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Loretto, Gravel Switch will be nominated for National Register

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By Stephen Lega

Loretto and Gravel Switch could be added to the National Register of Historic Places by the end of the year.

The Kentucky Historic Preservation Review Board met Sept. 26 at the Opera House in Springfield. During that meeting, the board members who were present voted unanimously in favor of recommending four "crossroads communities" in Marion and Washington counties for the National Register. Mackville and Willisburg are the Washington County communities included in the nomination.

This is only one step in the process, however.

The recommendation will be passed along to Marty Perry, the National Register coordinator for the Kentucky Heritage Council. Perry will send the nomination to the National Register office in Washington D.C., and that office will make the final decision on whether the communities will be added to the list of historic places.

No one from Loretto or Gravel Switch attended last week's meeting, but Perry said his office had received several letters from residents in Loretto expressing opposition to the nomination.

After the meeting, Perry met with some Mackville residents, who had similar concerns about how being on the National Register would affect their community.

"It doesn't have any power over property owners," Perry told them. "It doesn't have any power over city or state government."

In other words, Perry said an owner's property rights are not affected by having that property on the National Register. If an owner wants to build an addition, repaint a property or even tear it down, he or she would still be allowed to do so.

Perry added that being on the National Register would only have a limited effect if a federal agency planned a project that could affect a historic property. For example, if the federal government wanted to build a highway, but planned to tear down a historic house to complete the road, the National Registry officials might ask the agency to alter its plans to preserve the house. But even in those cases, the house might still be torn down, Perry said.

Jennifer Ryall was hired by Preservation Kentucky to research the crossroads communities. Ryall is an  architectural historian with the University of Kentucky and the Kentucky Archaeological Survey. She also gave the presentation last week.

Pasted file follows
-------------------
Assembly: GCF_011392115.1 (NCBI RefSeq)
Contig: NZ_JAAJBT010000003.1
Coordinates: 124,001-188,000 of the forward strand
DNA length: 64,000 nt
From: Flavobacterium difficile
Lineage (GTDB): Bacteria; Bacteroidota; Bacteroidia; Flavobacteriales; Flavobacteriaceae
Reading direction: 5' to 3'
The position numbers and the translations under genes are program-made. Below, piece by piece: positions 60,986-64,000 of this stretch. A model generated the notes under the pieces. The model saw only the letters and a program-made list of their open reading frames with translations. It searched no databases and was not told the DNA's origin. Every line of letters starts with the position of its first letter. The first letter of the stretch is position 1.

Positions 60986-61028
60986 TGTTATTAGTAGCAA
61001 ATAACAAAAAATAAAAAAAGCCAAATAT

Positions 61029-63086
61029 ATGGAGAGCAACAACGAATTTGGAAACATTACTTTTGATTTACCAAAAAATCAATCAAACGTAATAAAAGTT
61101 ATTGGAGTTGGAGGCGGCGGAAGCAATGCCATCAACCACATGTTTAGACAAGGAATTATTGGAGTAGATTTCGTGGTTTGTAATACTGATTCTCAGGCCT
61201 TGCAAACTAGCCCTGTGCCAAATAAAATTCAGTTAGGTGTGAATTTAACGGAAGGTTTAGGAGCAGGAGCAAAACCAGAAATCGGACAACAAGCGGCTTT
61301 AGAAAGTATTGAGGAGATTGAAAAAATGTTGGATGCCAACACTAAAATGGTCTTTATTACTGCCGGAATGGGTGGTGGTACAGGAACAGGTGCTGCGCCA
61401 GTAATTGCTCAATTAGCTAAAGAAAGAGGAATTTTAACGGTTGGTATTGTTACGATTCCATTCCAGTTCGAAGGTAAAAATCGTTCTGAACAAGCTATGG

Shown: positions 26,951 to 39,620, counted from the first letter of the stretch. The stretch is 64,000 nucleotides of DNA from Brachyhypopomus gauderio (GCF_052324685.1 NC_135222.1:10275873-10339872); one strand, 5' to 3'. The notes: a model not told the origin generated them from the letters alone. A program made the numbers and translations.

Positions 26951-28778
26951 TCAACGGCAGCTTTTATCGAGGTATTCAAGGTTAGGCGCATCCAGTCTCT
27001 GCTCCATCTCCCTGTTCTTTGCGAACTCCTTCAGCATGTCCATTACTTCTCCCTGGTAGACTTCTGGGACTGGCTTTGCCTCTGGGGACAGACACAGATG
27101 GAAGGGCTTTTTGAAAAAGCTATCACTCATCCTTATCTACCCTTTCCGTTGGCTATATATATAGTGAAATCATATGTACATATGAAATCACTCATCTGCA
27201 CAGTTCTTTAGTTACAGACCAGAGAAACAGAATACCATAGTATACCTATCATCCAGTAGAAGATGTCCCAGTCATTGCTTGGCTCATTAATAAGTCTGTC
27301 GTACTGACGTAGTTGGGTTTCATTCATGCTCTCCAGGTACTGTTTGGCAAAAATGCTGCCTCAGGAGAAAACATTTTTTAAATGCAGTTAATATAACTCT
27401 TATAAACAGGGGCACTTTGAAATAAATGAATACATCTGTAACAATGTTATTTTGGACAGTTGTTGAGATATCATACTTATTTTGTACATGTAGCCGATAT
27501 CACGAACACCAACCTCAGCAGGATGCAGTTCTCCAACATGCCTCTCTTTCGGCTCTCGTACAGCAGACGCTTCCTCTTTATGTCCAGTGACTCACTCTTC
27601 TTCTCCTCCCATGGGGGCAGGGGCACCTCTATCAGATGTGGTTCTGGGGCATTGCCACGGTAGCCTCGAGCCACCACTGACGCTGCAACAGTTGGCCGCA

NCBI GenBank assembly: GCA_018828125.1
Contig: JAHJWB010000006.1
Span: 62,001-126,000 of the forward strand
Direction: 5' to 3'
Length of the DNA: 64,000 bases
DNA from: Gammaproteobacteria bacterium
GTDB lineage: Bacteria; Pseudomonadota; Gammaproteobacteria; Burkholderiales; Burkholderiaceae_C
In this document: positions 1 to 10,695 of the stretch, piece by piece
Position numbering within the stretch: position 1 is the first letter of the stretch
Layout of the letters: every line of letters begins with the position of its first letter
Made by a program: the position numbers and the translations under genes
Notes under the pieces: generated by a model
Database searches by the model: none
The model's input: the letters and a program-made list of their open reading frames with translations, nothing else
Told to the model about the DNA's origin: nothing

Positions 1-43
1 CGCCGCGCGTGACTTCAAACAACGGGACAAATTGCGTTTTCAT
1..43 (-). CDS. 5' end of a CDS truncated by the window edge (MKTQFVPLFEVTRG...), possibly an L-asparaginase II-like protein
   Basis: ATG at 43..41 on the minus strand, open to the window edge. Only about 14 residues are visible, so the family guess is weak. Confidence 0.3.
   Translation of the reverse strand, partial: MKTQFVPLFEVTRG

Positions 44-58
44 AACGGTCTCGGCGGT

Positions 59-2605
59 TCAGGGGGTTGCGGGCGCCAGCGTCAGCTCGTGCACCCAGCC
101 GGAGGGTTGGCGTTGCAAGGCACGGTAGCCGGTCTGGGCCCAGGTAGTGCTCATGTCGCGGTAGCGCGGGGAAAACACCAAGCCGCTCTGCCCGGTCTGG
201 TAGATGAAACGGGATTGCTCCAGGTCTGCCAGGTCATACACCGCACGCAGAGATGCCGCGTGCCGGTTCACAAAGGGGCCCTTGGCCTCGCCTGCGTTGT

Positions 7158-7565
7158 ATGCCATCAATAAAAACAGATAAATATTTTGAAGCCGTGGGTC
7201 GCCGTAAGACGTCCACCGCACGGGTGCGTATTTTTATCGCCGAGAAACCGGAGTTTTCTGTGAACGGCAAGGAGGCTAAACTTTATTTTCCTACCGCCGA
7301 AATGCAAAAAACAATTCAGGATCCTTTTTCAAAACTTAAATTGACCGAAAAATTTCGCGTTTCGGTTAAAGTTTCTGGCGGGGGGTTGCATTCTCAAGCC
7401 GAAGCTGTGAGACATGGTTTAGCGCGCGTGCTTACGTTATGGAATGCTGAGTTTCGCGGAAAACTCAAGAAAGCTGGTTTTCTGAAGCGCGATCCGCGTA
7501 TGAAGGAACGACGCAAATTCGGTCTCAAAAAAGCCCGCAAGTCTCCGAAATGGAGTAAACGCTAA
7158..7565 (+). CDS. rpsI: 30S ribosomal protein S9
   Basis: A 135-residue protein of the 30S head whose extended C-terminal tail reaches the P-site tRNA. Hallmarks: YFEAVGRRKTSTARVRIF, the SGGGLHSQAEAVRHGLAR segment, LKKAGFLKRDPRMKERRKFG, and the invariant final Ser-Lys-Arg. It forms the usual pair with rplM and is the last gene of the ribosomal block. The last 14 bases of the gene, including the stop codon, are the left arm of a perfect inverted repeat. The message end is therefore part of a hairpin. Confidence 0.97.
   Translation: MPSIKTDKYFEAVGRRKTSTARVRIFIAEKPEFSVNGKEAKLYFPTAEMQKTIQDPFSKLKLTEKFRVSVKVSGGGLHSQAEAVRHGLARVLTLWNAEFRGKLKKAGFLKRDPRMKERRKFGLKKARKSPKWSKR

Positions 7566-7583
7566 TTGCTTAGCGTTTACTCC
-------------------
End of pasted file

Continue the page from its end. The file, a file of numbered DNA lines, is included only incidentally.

Ryall said it's not unusual for people to be concerned about what it means to be added to the National Register of Historic Places. She added that there is a lot of misunderstanding about what it means.

"You can do whatever you want with your personal property," Ryall said.

Loretto Mayor Robert Miles told the Enterprise last week that some people in Loretto were concerned that being added to the historic register would place restrictions on what they could do with their property, similar to the restrictions on the historic district in Bardstown.

Ryall and Perry both said Bardstown's restrictions are because the City of Bardstown passed its own ordinance about its historic district. The only way Loretto would face similar restrictions would be if that community passed its own ordinance.

"Every county decides its own zoning," Perry said.

Another issue that was raised by the Mackville residents was why there wasn't a meeting in Mackville about the nomination. (Loretto City Attorney Elmer George attempted to contact Perry last week with a similar concern.)

Perry said his office has a limited budget for travel. From a cost standpoint, they held one meeting in neutral sites in Marion and Washington counties rather than four separate meetings in each of the communities nominated for the National Register. A meeting was held Aug. 23 at the Marion County Public Library, but Perry said only five people from Marion County attended that meeting.

He added that the National Register may not make a decision until November about the nomination, but if property owners in the communities under consideration what to express their opposition for the nomination, they can still do so.

Property owners opposed to the nomination must write a letter that includes their name, the property they own and that they are opposed to being added to the National Register. The letter must also be notarized.

Those letters should be sent to:

Marty Perry

Kentucky Heritage Council

300 Washington Street

Frankfort, KY 40601

Ryall sees Loretto, Gravel Switch, Mackville and Willisburg as good examples of crossroads communities because of the way they are laid out, but she also understands that not everyone will see being on the National Register as a good thing.

"It's OK. It's their town," she said. "Whatever is right for them is what they'll do."